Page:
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Nielsen hopes to regain industry backing of its TV ratings later this year, the company’s top executive told investors Monday.

Speaking on a call with analysts, Nielsen CEO David Kenny said the company expects to complete all necessary work to regain accreditation by mid year. He believes the Media Rating Council, the industry organization that certifies measurement processes, will vote on accreditation of Nielsen’s national and local TV ratings work sometime after that. Nielsen’s best-known work has been without industry backing since September, when the MRC suspended its backing of the measurement services, which continue to be used, but have given media companies a window to start working with Nielsen rivals. Nielsen data, however, remains the bedrock element of most TV advertising deals.

“We recognize there’s been a lot of noise recently,” Kenny told analysts, nodding to a months-long joust between Nielsen and the TV networks that represent some of its biggest clients.

The networks have long viewed Nielsen with some trepidation, much like a student does a teacher who grades tests and homework, but the media players have grown exponentially more vocal as more of their viewers migrate to streaming video. That dynamic has spurred a general decline in linear ratings, and a diminished ability to sell the mass consumer impressions Madison Avenue has required from TV networks for decades. NBCUniversal, WarnerMedia, Discovery and Paramount Global are among the traditional media companies that have begun to work with new measurement vendors in the hope of prodding advertisers to use new backing for the deals they make for TV advertising. Nielsen, meanwhile, has begun a gradual launch of NielsenOne, a product that aims to track viewer activity across linear and digital screens.

Kenny spent some time during the call tamping down concern about recent announcements of media companies striking new deals with rivals for use in the next upfront, the annual marketplace when U.S. TV networks try to sell the bulk of their commercial inventory. Discovery, for example, recently unveiled a new pact with Omnicom Group and big clients like AT&T and State Farm to test new measurement techniques. “This is the precursor to what we hope will be, for some advertisers, for at least some of their money, to put it through an alternate currency for the 2022-2023 season,” says Jon Steinlauf, Discovery’s chief U.S. ad sales officer, told Variety.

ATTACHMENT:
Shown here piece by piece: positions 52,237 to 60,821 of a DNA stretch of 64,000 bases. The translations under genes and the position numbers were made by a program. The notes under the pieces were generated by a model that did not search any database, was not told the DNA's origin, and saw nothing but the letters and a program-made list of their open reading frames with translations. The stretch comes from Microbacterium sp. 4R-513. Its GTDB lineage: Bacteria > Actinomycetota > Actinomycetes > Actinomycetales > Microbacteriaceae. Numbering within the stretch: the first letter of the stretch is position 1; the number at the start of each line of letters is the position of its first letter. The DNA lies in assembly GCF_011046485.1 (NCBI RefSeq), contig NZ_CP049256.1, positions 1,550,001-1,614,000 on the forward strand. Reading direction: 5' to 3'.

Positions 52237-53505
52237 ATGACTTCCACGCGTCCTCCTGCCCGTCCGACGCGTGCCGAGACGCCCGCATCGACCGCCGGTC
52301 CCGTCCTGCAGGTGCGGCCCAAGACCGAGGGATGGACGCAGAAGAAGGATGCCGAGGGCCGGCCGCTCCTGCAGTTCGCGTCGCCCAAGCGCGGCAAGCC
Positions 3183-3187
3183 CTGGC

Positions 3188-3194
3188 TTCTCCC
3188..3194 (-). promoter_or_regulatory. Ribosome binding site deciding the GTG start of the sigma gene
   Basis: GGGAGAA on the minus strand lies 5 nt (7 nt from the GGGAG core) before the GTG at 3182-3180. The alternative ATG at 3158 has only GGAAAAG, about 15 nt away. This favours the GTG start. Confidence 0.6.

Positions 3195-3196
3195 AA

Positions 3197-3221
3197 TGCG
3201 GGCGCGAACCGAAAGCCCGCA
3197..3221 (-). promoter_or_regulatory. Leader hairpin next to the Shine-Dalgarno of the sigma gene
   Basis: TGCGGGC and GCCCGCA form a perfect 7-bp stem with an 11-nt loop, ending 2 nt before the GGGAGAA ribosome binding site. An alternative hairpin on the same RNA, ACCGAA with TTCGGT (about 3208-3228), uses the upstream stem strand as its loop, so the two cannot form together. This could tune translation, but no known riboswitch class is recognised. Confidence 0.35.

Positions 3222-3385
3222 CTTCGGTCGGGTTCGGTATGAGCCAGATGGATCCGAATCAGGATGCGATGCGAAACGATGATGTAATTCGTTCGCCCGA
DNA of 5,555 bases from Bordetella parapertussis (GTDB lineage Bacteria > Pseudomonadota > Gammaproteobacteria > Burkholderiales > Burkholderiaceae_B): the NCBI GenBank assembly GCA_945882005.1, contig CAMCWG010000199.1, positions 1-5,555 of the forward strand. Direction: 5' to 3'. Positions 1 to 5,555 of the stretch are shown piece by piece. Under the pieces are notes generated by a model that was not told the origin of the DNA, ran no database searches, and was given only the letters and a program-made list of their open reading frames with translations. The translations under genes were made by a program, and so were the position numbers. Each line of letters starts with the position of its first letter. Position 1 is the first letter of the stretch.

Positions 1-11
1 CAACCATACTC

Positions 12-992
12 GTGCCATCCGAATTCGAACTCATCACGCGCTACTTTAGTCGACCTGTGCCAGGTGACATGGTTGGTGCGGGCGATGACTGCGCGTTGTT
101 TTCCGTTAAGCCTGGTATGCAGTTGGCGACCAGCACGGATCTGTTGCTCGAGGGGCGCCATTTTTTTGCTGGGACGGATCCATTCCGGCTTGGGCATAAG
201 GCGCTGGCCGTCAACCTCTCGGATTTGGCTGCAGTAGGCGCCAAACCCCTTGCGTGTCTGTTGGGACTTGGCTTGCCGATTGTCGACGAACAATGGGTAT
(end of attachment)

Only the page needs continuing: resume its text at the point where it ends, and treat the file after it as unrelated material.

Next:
Nielsen has long had to content with “secondary guarantees,” said Kenny, who expects nearly all upfront deals to continue to use Nielsen backing. Media agencies, he said, are looking for a “single base case of what’s going on” and still need Nielsen data to meet fiduciary responsibilities related to keeping track on return of advertising investment. “It’s going to be really hard to back to your client with something that’s not audited,” Kenny said.

Despite complaints from traditional media companies, Kenny said, many of them continue to spend on Nielsen. In its fourth quarter, Nielsen saw measurement revenue rise 3.7% to $647 million, up from $624 million. Kenny said he expected Google and Roku to start playing a bigger role in the annual upfront market as more advertisers move to streaming. He believes Nielsen will play a significant role in that activity. All of Nielsen’s top clients have renewed contracts in the past three years, said Kenny, and while national TV clients have been “vocal” critics in the recent past, they “have all grown business with us.”